Tax and Spend by Gregg Motley

 

I have relatives that live in Georgia who want to move back to their home state of Kansas to retire, but are taken aback by the additional taxes they must pay for the privilege of living here.  I have been providing them with data on the tax rates of different counties.  They cannot justify the additional $200,000+ in taxes it would take to live here over the course of their retirement just to be closer to family.

 

The Tax Foundation, Inc. (www.taxfoundation.org) calculates state rankings by taking the taxes paid for all purposes across the state and dividing by the number of residents to come up with a statewide number; Federal taxes are excluded.  They have been accumulating and reporting this data since 1937.  They report that Kansas ranked 20th out of the 50 states at $5,185 per person, according to the latest data from 2018.  Parsing the data between state and local taxes made no difference in our ranking.

 

Tax collections of $11,311 per capita in the District of Columbia surpass those in any state. The three states with the highest tax collections per capita are New York ($9,829), Connecticut ($8,494), and North Dakota ($7,611). The three states with the lowest tax collections per capita are Tennessee ($3,286), Alabama ($3,527), and South Carolina ($3,705).

 

Kansas ranks worst among all the surrounding states, except Nebraska, which ranks 17th and collects about $179 per person more than we do.  The best ranked state is our area is Oklahoma at $3,850 per person, earning them a ranking of 45th; Missouri is not far behind at 41st.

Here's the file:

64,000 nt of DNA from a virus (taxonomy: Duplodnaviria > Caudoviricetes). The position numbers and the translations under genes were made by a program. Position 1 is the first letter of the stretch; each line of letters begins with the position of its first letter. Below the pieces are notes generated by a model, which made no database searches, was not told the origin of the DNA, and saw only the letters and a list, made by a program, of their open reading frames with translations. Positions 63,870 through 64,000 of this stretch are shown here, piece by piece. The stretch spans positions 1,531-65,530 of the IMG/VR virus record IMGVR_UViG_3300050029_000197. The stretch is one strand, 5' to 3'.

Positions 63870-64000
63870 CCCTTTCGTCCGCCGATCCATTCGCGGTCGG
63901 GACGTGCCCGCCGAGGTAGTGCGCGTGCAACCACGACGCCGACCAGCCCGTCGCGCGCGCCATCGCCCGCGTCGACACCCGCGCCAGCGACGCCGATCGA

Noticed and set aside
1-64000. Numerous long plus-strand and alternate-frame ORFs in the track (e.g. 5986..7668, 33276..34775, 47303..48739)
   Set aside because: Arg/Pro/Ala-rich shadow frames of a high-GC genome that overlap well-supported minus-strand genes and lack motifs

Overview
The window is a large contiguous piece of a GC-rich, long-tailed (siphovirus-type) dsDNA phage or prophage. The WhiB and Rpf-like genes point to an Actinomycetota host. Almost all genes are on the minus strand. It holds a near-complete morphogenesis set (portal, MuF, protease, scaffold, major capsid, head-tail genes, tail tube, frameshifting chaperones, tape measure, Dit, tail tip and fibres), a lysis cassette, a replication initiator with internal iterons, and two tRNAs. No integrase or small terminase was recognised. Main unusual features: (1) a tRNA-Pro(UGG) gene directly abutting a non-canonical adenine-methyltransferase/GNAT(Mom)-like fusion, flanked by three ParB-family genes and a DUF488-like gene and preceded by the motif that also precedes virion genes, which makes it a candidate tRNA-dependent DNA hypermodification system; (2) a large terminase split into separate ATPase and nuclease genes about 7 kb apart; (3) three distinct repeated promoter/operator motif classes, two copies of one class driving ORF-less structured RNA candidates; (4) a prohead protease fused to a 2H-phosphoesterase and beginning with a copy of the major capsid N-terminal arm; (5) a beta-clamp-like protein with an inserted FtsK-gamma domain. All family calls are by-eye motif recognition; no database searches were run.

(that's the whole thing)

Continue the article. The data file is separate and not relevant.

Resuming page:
The first comparison that potential new residents consider is the cost of property taxes on houses; I don’t have to tell you that we fail that comparison miserably.  One can only conclude that the cost of government for all purposes inside our state boundaries is too high.

 

The good news for Kansas is that we are number two on the list of the Cost of Living Index, as compiled by the Council for Community & Economic Research; only Mississippi had a lower cost of living.  Of our Midwest neighbors, Oklahoma is 4th and Missouri is 7th.  For highly taxed Nebraska, the news is not as good, as they were ranked 19th of the 50 states.

 

If Kansas and Bourbon County want to promote economic development, we need to address this issue.  If we can’t convince relatives who were born and raised here to come back for retirement, what chance do we have with those who have never lived here?  Local governments must look at ways to cooperate across jurisdictional lines to share resources and save expenses.  It is the only way I can see that will give us the opportunity to lower taxes while not making drastic cuts to services.  It is imperative for us to take action unless we want to continue to divide the increasing cost of government services amongst a declining population base well into the future.

 

 

 

3 thoughts on “Tax and Spend by Gregg Motley”

  1. Taxes here SUCK. That’s why I own a house in another nearby state, even though I live here. My cars are tagged in other states too.
    I AM paying taxes, my share and then so, but fair is fair. I’m not here to be bent over anymore than absolutely necessary.
    Having a low tax state just a few miles away, makes it stupid to claim Ft Scott as your home.

  2. Walter Wriston said, “Capital goes where it is welcome and stays where it is well treated.” It does not go where taxes are higher (unless there is some offsetting factor). This makes sense on a personal and business level. It’s a difficult balancing act between taxes and services but it does have an enormous impact on the long-term viability of a community.

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